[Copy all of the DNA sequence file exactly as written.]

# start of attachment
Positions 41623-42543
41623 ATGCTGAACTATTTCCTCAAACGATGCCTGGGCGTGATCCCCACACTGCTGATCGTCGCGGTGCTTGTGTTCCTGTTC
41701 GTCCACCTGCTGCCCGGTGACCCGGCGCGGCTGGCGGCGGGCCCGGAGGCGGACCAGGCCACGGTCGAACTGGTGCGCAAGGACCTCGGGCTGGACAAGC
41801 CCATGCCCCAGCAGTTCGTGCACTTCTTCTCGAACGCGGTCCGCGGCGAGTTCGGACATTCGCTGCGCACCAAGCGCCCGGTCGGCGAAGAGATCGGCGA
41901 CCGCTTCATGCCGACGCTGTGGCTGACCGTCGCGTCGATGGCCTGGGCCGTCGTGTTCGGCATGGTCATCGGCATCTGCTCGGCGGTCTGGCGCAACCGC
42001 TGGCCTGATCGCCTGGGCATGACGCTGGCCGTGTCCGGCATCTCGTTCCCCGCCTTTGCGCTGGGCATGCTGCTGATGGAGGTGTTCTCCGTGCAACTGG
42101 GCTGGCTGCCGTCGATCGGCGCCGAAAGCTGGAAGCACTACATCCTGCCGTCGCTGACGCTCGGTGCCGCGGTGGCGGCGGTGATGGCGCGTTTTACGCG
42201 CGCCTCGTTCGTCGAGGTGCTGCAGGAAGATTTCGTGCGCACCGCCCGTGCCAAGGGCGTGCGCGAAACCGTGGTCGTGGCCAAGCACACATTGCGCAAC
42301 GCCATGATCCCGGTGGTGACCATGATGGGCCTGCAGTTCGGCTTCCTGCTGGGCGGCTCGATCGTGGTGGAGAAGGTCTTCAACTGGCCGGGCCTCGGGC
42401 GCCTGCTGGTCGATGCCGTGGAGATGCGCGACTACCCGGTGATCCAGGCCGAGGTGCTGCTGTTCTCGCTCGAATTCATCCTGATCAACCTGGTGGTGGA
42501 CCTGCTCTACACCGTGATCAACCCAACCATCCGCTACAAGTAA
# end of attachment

Positions 41623-42543
41623 ATGCTGAACTATTTCCTCAAACGATGCCTGGGCGTGATCCCCACACTGCTGATCGTCGCGGTGCTTGTGTTCCTGTTC
41701 GTCCACCTGCTGCCCGGTGACCCGGCGCGGCTGGCGGCGGGCCCGGAGGCGGACCAGGCCACGGTCGAACTGGTGCGCAAGGACCTCGGGCTGGACAAGC
41801 CCATGCCCCAGCAGTTCGTGCACTTCTTCTCGAACGCGGTCCGCGGCGAGTTCGGACATTCGCTGCGCACCAAGCGCCCGGTCGGCGAAGAGATCGGCGA
41901 CCGCTTCATGCCGACGCTGTGGCTGACCGTCGCGTCGATGGCCTGGGCCGTCGTGTTCGGCATGGTCATCGGCATCTGCTCGGCGGTCTGGCGCAACCGC
42001 TGGCCTGATCGCCTGGGCATGACGCTGGCCGTGTCCGGCATCTCGTTCCCCGCCTTTGCGCTGGGCATGCTGCTGATGGAGGTGTTCTCCGTGCAACTGG
42101 GCTGGCTGCCGTCGATCGGCGCCGAAAGCTGGAAGCACTACATCCTGCCGTCGCTGACGCTCGGTGCCGCGGTGGCGGCGGTGATGGCGCGTTTTACGCG
42201 CGCCTCGTTCGTCGAGGTGCTGCAGGAAGATTTCGTGCGCACCGCCCGTGCCAAGGGCGTGCGCGAAACCGTGGTCGTGGCCAAGCACACATTGCGCAAC
42301 GCCATGATCCCGGTGGTGACCATGATGGGCCTGCAGTTCGGCTTCCTGCTGGGCGGCTCGATCGTGGTGGAGAAGGTCTTCAACTGGCCGGGCCTCGGGC
42401 GCCTGCTGGTCGATGCCGTGGAGATGCGCGACTACCCGGTGATCCAGGCCGAGGTGCTGCTGTTCTCGCTCGAATTCATCCTGATCAACCTGGTGGTGGA
42501 CCTGCTCTACACCGTGATCAACCCAACCATCCGCTACAAGTAA